Vasofix® Safety

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IV catheter with injection port

Vasofix® Safety is a peripheral IV catheter with an injection port and a passive fully automatic needlestick protection. The single-use device is intended to generate intravascular access to sample blood, administer fluids/medication and blood/blood products intravenously.

The device can be used for all patients for which infusion therapy is prescribed. No gender or age related limitations. Vasofix® Safety can be used for adults, pediatrics and neonates.


Passive Safety Shield – A passive fully automatic protection helps eliminating needlestick injuries and related infections. It deploys automatically, cannot be bypassed and requires no user activation 1,2

Double Flashback Technology - Confirms that both needle and catheter capillary are inside the vessel. First needle flash confirms needle is in vein, second catheter flash confirms catheter is in vein

Universal Back Cut Bevel – Allows for a wide choice of insertion angles and is designed for minimal puncture trauma 3

Radiopaque Stripes - For a good visibility of the catheter capillary under X-Ray.

IV catheter material available in PUR and FEP – PUR for a softer and more comfortable indwelling performance, FEP as alternative firmer material4

Fixation Wings – Stabilization helps to reduce catheter movement and related complications 5,6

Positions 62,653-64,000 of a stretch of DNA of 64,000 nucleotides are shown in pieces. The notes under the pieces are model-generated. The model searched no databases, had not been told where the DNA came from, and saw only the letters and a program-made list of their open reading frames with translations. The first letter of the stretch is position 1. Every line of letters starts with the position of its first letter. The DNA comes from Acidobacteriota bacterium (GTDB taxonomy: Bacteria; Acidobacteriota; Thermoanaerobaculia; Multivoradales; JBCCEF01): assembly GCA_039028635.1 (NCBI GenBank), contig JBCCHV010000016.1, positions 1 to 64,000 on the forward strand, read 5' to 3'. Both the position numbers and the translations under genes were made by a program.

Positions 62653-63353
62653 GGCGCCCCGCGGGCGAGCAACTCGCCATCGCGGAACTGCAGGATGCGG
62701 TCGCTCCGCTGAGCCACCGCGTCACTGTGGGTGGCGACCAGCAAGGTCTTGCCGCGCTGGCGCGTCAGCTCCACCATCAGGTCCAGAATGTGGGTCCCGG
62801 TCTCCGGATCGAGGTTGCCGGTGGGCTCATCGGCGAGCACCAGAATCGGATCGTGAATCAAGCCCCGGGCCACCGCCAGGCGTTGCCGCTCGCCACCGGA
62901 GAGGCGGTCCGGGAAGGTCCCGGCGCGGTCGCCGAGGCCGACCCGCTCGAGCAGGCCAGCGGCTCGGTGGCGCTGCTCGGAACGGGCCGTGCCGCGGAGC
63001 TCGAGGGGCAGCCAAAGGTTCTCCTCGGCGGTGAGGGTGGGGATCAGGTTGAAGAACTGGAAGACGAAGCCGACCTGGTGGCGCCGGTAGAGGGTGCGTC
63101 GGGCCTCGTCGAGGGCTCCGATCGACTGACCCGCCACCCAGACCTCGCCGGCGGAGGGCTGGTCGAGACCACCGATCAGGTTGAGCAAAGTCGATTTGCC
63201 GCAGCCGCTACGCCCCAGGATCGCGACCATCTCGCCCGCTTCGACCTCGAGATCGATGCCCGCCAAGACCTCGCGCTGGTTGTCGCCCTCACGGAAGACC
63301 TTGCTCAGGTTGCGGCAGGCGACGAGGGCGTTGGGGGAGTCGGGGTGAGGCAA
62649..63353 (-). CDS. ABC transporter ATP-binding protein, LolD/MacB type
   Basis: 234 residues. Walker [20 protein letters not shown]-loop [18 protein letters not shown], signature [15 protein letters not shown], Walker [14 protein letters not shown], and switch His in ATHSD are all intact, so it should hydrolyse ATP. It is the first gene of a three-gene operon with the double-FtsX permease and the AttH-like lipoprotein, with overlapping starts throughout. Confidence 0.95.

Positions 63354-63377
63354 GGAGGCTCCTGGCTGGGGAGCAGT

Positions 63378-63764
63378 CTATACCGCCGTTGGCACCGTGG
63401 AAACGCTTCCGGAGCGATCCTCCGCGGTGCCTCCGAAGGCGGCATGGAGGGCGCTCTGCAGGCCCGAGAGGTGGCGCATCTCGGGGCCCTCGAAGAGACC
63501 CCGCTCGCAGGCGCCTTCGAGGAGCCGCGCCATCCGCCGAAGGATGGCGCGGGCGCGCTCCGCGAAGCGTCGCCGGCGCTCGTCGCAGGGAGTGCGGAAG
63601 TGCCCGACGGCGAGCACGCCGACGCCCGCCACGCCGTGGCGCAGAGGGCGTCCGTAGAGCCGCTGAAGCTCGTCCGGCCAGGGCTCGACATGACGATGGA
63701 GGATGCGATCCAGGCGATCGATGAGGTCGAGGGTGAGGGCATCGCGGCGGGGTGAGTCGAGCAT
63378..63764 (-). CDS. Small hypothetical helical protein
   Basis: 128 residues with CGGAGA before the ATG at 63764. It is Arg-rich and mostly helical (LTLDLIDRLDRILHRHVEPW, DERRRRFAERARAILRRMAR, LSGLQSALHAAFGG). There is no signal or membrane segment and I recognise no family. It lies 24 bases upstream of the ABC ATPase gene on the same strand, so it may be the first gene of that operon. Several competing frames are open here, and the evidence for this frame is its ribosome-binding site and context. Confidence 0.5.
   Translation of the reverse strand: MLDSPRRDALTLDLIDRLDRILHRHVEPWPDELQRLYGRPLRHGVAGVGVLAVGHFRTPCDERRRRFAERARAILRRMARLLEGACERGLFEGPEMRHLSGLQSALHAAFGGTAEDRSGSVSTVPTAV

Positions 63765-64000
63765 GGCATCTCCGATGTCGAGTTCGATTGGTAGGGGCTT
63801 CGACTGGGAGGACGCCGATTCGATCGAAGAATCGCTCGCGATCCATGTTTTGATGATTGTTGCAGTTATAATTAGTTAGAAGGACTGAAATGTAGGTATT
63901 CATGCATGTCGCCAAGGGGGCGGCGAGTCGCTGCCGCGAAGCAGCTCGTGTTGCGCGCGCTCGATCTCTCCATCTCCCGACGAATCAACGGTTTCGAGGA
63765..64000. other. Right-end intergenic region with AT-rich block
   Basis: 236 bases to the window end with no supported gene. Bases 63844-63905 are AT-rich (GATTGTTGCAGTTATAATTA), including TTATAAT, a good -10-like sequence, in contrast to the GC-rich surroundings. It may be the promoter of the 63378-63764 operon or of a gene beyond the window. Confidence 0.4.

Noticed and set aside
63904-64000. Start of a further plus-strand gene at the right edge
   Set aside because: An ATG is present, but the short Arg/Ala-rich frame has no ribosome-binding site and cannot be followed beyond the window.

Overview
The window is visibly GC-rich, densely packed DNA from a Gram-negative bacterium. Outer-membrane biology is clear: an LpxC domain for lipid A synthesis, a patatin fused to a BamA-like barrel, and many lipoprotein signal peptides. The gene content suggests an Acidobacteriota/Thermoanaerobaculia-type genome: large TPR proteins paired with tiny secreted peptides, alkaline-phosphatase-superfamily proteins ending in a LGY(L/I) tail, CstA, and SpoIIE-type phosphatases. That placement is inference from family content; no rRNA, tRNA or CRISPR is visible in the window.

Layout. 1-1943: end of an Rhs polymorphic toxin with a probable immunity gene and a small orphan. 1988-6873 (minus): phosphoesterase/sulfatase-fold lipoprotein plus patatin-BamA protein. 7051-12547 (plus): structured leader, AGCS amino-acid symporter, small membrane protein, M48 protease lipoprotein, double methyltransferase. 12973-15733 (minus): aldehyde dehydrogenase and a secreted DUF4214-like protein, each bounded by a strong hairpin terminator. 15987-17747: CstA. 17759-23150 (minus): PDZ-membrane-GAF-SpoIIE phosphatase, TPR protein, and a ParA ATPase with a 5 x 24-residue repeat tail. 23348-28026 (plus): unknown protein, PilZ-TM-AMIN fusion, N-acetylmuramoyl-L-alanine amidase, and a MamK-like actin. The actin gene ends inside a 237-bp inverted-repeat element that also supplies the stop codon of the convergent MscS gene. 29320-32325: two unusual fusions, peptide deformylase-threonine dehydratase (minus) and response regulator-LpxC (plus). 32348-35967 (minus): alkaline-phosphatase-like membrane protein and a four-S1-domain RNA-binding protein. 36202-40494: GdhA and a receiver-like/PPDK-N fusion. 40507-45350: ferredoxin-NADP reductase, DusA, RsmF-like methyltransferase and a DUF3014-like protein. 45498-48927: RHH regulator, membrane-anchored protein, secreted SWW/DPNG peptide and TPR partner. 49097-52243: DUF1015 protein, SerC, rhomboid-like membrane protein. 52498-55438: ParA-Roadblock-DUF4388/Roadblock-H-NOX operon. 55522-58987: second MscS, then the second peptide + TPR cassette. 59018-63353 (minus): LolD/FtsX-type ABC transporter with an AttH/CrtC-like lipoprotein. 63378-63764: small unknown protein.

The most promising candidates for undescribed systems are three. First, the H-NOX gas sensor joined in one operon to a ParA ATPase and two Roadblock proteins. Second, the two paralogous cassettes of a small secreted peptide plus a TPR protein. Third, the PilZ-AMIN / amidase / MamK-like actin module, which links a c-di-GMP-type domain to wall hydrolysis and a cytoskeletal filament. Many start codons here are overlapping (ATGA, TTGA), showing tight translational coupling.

Injection Port – Allows for quick injection without interruption of infusion

Not made with DEHP, Latex/Natural Rubber, PVC


Regional labels/article numbers for Vasofix® Safety:

  • Europe, former GUS, Turkey, Israel, Africa, Latin America: Article code + Annex "-01"
  • Asia / Pacific: Article code + Annex "-03"
  • CIS Region: Article code + Annex "-20“
  1. Tosini W. et al. Needlestick Injury Rates According to Different Types of Safety-Engineered Devices: Results of a French Multicenter Study. Infection Control & Hospital Epidemiology. April 2010; 31(4): 402-407.
  2. Sossai D. et al. Efficacy of safety catheter devices in the prevention of occupational needlestick injuries: applied research in the Liguria Region (Italy). J Prev Med Hyg. 2016; 57: E110-E114.
  3. Suzuki T. Fukuyama H. Nishiyama J. Oda M. Takahashi M. Differences in Penetration Force of Intravenous Catheters: Effect of Grinding Methods on Inner Needles of Intravenous Catheters. Tokai J Exp Clin Med. 2004; 29(4): 175-181.
  4. Maki D.G. Ringer M. Risk Factors for infusion-related Phlebitis with Small Peripheral Venous Catheters: A randomized Controlled Trial. Ann Intern Med. 1991 May 15; 114(10):845-54.
  5. Gorski L. et al. Infusion Therapy: Standards of practice. Journal of Infusion Nursing. 2016; Vol 39(1S): S72-73.
  6. Schears G. Summary of Product Trials for 10,164 Patients: Comparing an Intravenous Stabilizing Device to Tape. J Infus Nurs. August 2006; 29(4):225-31.